Of Being Happy and Mindful

I am happy today.

I am so happy that my anxiety, and depression are temporarily gone from my awareness. It’s different.

Something else is different too.

For the first time in my life, I am not afraid to say that I am proud of the fact that I am happy. I don’t have to make excuses and downplay my happiness, like I’ve always felt like I had to in the past. I could never tell people positive things about me because of how afraid I am of others judging me for being happy as a depressed person.

In group today, I told Jenny and Brandon that I love them so much that it hurts me tremendously to see them both in the darkness, still struggling to climb out of the pit of depression. I told them that I felt really sad that Jenny have been victim shamed so much in her life that she can’t even bring up the topic of sexual assault or even believe that women are right to talk about their survival with her significant other, and that Brandon felt that he can’t feel okay with who he is. I recognized their pain because I was just a few months ago, steeped in it. I’ve been through all the shit, and muck, and though I still visit the pit from time to time, I’ve also been spending a lot more time in the sun lately.

I told the two of them (because only 3 of us attended group today) that I didn’t want them to misunderstand me – that for a moment, I didn’t want to tell them how I felt because I was afraid that they would judge me as ‘hypocritical’. I felt hypocritical because back when I was in the thick of depression, many supportive people have told me that there is a light at the end of the tunnel. That there is hope. At that time, I had scoffed at every single one of them and in my mind, had resolved that none of them knew how I felt. I refused to believe them because I didn’t think that they’d understand. That no one would.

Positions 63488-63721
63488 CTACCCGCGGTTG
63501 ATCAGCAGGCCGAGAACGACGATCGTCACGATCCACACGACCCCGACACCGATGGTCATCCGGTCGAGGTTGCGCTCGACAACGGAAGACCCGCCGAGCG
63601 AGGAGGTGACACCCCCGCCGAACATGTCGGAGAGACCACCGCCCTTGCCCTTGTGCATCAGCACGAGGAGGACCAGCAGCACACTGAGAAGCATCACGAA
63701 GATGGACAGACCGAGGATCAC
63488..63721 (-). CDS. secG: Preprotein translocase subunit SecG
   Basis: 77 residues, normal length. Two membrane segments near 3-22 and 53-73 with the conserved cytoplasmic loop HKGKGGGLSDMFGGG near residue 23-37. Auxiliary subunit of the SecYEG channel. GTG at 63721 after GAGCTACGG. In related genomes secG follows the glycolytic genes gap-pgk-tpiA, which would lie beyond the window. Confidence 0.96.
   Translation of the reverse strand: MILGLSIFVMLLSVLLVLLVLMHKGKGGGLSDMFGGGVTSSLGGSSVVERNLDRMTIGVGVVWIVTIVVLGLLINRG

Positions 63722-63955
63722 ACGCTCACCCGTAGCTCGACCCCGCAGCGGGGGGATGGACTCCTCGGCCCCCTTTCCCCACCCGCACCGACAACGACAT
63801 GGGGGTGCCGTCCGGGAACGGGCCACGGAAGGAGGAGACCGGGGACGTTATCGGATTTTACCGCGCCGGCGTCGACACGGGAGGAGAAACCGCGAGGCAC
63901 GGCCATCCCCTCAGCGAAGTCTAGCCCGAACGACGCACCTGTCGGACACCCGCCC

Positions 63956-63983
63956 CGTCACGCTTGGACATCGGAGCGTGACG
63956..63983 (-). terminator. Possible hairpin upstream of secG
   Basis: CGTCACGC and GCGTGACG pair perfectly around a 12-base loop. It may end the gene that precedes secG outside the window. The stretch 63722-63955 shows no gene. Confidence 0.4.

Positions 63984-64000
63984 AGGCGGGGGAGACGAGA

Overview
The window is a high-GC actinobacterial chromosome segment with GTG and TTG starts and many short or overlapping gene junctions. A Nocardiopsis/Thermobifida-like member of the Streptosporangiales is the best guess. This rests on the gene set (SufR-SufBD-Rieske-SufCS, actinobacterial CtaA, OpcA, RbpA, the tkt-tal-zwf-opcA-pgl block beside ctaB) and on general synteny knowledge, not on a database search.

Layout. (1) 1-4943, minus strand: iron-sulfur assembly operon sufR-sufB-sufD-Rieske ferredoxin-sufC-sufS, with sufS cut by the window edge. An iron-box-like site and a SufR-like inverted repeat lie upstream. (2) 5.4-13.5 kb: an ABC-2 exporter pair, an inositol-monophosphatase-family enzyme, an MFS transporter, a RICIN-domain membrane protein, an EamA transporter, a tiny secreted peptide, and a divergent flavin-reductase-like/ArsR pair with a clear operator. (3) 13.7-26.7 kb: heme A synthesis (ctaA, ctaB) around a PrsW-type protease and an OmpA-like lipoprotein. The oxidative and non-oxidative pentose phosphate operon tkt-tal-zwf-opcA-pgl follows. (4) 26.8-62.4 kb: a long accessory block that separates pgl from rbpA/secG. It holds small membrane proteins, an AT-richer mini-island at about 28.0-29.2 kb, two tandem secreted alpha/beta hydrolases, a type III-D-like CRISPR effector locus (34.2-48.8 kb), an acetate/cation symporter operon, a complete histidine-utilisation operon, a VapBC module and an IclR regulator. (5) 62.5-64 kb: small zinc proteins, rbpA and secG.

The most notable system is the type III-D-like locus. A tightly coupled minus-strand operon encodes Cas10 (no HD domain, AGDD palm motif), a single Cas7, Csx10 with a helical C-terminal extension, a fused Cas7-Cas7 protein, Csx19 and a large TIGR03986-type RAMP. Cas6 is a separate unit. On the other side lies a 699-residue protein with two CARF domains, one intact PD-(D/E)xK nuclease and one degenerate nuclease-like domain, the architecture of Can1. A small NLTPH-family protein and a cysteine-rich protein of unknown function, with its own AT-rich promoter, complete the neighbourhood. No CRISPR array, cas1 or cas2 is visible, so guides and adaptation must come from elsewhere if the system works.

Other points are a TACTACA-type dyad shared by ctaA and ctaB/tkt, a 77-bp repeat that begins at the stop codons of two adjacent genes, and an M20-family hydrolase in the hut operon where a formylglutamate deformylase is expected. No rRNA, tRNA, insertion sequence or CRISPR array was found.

Now I’m more stable, and can cope with my difficulties better. And I suddenly realized that I now know what those well-meaning people had been saying to me. I knew now that they weren’t just saying words to make me feel better but rather they really believe it.

I said, “I decided to say what was on my mind anyway even though a part of me felt like a hypocrite but I trusted… Or at least, I hoped that you two would get what I was saying, and where I was coming from. You both have seen, and experienced me at my lowest. You know how much I’ve struggled. So I hoped that you’d hear my message and see it as coming from someone who did go through shit and who did do all the hard work to come to this sunny side. And it is my hope, I am so so hopeful that you two can feel this way too because it hurts me so much to see you two struggle. I want so much good for you guys!”

Of course, I cried. I got very emotional and I explained that I didn’t know why.

T offered an explanation, “Jules, when you said all those things to Jenny and Brandon, I could tell that it came from your heart. That you genuinely wanted good things for them. And in saying those things, telling them that their issues are valid, that they’re worthy to feel the way they do despite what others have told them, is also in the same way, self validating. You were also talking to yourself, Jules. You told yourself that you were worthy, and that you were valid…”

What he said struck me. He was right. I was validating myself too. And that’s why I got emotional. I still have trouble telling myself good things without crying. It’s so emotionally impactful for me that I can’t do it without the tears.

Later, I shared with Brandon how I’ve been able to climb out of the pit – it was that I had built a support system around me who would remind me from time to time that I’m doing well, and that I’m heading the right direction. I told him that it’s all and well to be able to self validate, but to also receive such recognition, and encouragement, is huge. I told him that I felt so much stronger now because I have recognized who my people are.